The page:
Public disclosure policies are designed to raise tax compliance where alternative enforcement capacity is limited. But they can also have negative consequences by showcasing the true extent of tax compliance, writes Priya Manwaring and Tanner Regan.
In 2021, property taxes accounted for roughly half of the city government of Kampala’s revenue. But the share of properties paying their annual liability – the compliance rate – has been stuck at roughly 10 per cent for the last 4 years. This is a common challenge for cities in low-income countries as the graph below shows.
Figure 1. Property tax compliance rates across countries
Raising compliance rates is difficult for local governments with limited enforcement capacity. Because of this, many governments are looking to policies that leverage the social aspects of “tax morale” to raise compliance. For instance, if citizens are ashamed of being known as someone who doesn’t pay their taxes, then the government can leverage this by publicising individuals’ tax payments in order to raise compliance. Or, if taxpayers are more motivated to pay taxes when they know that others pay as well, then the government may be able to raise compliance by publicly advertising compliers. These types of public disclosure policies are, according to the OECD, the fourth most used instrument of tax debt enforcement worldwide.
Despite their appeal, there is limited evidence on the effectiveness of public disclosure policies at raising tax compliance in low-income countries.
Public disclosure policies and tax compliance
When it comes to publicly reporting tax delinquents, the direct effects are positive. Taxpayers are more likely to comply when they are warned that they will be disclosed as delinquents. But the side effects are negative. Taxpayers are less likely to comply when they receive reports of delinquents. This second fact demonstrates an important unintended consequence of public disclosure policies: that the dissemination of tax delinquency may lower morale more generally.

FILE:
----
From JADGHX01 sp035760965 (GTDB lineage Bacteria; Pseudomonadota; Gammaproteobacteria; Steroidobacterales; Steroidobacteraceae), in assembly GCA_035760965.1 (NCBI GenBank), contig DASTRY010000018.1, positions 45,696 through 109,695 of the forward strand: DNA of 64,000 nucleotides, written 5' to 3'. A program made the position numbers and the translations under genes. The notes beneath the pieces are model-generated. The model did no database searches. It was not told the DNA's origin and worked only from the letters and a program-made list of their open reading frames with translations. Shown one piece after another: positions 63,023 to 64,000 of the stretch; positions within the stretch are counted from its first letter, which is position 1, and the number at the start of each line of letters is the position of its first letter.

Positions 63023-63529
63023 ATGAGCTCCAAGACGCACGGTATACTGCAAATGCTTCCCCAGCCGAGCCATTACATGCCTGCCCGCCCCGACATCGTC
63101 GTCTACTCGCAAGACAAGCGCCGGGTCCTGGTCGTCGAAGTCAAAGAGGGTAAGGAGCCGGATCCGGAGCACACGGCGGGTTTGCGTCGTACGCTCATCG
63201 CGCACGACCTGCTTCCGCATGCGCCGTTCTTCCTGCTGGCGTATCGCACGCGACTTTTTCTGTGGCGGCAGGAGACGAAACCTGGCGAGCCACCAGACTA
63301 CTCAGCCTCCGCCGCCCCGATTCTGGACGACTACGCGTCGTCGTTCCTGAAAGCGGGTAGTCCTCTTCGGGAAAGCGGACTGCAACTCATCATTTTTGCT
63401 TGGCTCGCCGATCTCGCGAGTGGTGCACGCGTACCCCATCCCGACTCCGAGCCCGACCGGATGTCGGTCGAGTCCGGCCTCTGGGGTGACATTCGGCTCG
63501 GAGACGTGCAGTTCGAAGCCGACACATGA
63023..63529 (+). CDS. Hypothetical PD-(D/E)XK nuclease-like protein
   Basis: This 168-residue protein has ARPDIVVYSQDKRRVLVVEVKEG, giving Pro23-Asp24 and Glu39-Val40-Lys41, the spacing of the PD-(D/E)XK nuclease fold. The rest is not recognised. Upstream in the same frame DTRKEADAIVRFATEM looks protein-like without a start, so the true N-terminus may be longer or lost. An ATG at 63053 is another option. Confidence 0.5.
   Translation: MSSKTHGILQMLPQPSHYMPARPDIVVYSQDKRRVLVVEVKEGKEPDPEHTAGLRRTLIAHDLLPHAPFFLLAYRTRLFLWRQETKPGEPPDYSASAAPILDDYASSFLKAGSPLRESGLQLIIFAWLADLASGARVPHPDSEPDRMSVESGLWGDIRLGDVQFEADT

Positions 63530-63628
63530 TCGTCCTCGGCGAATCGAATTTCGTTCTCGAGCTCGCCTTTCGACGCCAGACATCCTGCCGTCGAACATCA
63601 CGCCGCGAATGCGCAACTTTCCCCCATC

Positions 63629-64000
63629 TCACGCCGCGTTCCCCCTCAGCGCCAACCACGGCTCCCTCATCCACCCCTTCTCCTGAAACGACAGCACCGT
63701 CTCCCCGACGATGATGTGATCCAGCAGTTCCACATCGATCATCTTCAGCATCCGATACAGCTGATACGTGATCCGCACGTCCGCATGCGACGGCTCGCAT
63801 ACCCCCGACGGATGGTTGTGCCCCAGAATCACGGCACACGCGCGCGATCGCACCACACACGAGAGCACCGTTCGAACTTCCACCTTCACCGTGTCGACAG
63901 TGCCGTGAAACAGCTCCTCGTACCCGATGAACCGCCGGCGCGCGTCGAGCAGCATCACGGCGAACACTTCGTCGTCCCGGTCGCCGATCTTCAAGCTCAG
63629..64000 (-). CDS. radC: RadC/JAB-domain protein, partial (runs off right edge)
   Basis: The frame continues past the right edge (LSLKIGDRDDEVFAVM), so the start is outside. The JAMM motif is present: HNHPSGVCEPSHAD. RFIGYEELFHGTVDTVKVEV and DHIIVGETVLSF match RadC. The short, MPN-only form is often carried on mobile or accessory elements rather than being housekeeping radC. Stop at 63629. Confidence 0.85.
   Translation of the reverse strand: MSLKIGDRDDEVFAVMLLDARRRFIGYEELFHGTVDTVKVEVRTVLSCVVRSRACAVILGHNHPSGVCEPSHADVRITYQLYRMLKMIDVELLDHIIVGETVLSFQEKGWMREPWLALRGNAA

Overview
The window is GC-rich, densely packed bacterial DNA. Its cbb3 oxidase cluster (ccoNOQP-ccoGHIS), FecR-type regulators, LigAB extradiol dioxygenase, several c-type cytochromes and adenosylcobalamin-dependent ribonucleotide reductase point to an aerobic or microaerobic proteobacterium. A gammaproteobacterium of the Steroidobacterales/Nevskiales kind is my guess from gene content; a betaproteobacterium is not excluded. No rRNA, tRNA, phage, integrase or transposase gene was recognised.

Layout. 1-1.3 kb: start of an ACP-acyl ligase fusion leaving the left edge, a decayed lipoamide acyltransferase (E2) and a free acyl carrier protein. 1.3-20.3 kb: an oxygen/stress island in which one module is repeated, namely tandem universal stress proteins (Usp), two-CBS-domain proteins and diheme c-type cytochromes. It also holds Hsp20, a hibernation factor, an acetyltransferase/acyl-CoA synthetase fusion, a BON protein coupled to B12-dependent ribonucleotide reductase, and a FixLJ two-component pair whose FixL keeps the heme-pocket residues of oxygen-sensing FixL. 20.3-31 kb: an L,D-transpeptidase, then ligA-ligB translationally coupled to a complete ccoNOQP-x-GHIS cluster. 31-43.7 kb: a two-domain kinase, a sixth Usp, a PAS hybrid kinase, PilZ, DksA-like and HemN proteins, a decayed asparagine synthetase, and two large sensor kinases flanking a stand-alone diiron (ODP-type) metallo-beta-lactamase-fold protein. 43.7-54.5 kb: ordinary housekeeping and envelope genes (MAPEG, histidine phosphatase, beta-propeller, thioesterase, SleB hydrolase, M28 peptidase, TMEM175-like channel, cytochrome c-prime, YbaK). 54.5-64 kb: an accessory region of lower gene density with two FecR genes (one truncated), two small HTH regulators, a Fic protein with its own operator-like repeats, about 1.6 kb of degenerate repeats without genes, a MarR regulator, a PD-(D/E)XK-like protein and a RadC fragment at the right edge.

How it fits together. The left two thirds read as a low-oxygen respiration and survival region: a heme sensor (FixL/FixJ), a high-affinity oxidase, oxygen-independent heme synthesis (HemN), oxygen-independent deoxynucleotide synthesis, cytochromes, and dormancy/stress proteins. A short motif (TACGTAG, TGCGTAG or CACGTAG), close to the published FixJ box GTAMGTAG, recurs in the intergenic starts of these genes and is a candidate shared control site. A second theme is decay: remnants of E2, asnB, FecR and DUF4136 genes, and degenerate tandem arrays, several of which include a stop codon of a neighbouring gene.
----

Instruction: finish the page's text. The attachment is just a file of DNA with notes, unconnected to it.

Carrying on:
Surprisingly, the direct effects of recognising compliers are also negative. Taxpayers are less likely to comply when they will be honoured as compliers. It seems that taxpayers neither want to be reported as delinquents nor recognised as compliers.
The results suggest that taxpayers incur a “privacy cost” when being revealed as tax eligible, but no additional “shame cost” from being revealed as non-compliant. There may be a number of factors contributing to this privacy cost, including kin taxes, where extended family and friends solicit the owner for financial favours, and concerns for personal privacy or security.
Another surprising result is that the knock-on effects of recognising compliers are also negative. Taxpayers are less likely to comply when they receive lists of compliant taxpayers. Receiving lists of either delinquents or compliers lowers the respondent’s belief that others in the city tend to pay theirs. This may be because they do not recognise the list of compliers they receive and infer that fewer people are paying their rates than they initially thought. This in turn demotivates – taxpayers are less likely to pay their taxes when they believe that more taxpayers are delinquent.
These results together provide a policy-relevant basis for understanding the effects of public disclosure on tax payments in low-capacity, low-compliance settings. The effect of public recognition in this context is negative. For public disclosure of delinquency, the positive direct effect could outweigh the negative knock-on effect. But public disclosure seems ineffective when compared to a simple reminder message that tells taxpayers the actions that government can take against delinquents: we find that this type of message is at least as effective as the threat of public reporting, without its negative knock-on effects.
This article is based on CEP Discussion Paper 1937 ‘Public disclosure and tax compliance: evidence from Uganda’